Venezuelan Supreme Court: “National Assembly is Void”

Venezuela’s Supreme Court of Justice (TSJ) has ruled that the country’s National Assembly is void, after the legislative body violated a previous court order by swearing in three temporarily suspended legislators.

By Rachael Boothroyd Rojas
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Venezuela’s National Assembly has been declared void by the country’s Supreme Court (EFE)
Venezuela’s National Assembly has been declared void by the country’s Supreme Court (EFE)

Caracas, January 12th 2016 (venezuelanalysis.com) - Venezuela’s Supreme Court of Justice (TSJ) has ruled that the country’s National Assembly is void, after the legislative body violated a previous court order by swearing in three temporarily suspended legislators. 

"Decisions taken or to be taken by the National Assembly while these citizens are incorporated will be absolutely null,” read a statement emitted by the court. 

The three legislators in question were sworn in on January 6th - despite a Supreme Court order prohibiting them from taking up office pending investigation.

Elections were held on December 6th in Venezuela to elect 167 representatives - including three indigenous - to the country’s chief legislature. 

The opposition coalition - the Democratic Unity Roundtable (MUD) - won a two-thirds super majority, taking 112 seats in total for the first time in 19 years.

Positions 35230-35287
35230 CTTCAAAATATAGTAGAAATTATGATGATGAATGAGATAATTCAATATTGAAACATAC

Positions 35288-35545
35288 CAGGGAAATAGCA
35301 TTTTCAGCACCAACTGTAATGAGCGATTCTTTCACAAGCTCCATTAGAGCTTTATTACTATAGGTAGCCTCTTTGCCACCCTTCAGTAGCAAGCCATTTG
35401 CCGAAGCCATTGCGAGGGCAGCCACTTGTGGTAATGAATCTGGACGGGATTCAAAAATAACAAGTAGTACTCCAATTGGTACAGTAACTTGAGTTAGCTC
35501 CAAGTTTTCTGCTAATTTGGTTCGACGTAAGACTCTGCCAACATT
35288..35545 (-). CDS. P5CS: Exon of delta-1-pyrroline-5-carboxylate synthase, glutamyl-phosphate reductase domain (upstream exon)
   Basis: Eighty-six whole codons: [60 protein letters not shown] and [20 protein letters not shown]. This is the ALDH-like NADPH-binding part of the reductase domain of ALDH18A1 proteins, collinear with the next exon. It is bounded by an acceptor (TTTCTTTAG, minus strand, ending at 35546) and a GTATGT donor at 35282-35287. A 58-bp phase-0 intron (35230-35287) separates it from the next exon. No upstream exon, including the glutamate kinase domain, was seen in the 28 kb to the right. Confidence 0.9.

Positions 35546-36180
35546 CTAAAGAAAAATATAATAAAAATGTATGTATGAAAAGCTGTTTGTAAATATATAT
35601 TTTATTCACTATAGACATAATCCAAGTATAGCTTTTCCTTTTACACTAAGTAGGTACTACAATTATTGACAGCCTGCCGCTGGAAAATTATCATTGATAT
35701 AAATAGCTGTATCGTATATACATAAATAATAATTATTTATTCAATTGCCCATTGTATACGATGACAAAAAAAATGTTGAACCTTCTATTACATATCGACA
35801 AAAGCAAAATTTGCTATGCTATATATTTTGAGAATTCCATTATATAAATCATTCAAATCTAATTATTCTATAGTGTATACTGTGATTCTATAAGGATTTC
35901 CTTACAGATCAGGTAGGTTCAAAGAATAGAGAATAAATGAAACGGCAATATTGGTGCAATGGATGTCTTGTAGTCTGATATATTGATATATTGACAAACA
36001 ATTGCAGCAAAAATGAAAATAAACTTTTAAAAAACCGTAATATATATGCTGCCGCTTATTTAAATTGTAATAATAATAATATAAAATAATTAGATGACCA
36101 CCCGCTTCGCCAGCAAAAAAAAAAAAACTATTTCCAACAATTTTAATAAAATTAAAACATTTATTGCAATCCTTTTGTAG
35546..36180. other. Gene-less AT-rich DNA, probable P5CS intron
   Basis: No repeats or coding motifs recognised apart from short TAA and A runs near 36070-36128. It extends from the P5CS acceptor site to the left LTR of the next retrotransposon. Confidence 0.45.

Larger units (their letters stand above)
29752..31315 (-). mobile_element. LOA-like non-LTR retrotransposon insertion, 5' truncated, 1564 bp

But its victory was temporarily hampered when the Supreme Court decided to temporarily bar all four elected legislators in Amazonas state - including a government affiliated GPP (Great patriotic Pole) representative - amidst reports of vote-buying. 

The ruling temporarily removed the MUD two-third parliamentary super majority. The margin would have given the bloc significant powers in passing motions and legislation virtually unopposed. 

Nonetheless, opposition lawmakers and the National Assembly president, Ramos Allup, took the decision to disregard the court - leading to a stalemate between two of country’s three principal public powers. 

"The logical, sane and democratic step is for the National Assembly's leadership to revoke the swearing-in of these lawmakers," said deputy leader of the United Socialist Party of Venezuela (PSUV) and former president of the National Assembly, Diosdado Cabello, who described parliament as “in contempt”.

The court’s latest decision means that a number of decisions already taken by the assembly are null and void - including Allup’s unilateral decision to remove portraits of former Venezuelan president Hugo Chávez and national liberation hero Simon Bolivar from the congressional chambers. 

Tuesday’s planned National Assembly session was also suspended pending further action. 

Opposition legislators were expected to push for the passing of a controversial amnesty law, principally aimed at freeing jailed politician Leopoldo Lopez. 

Venezuelan media reports that government legislators intended to present a motion declaring an “economic emergency” in light of the country’s worsening financial crisis.

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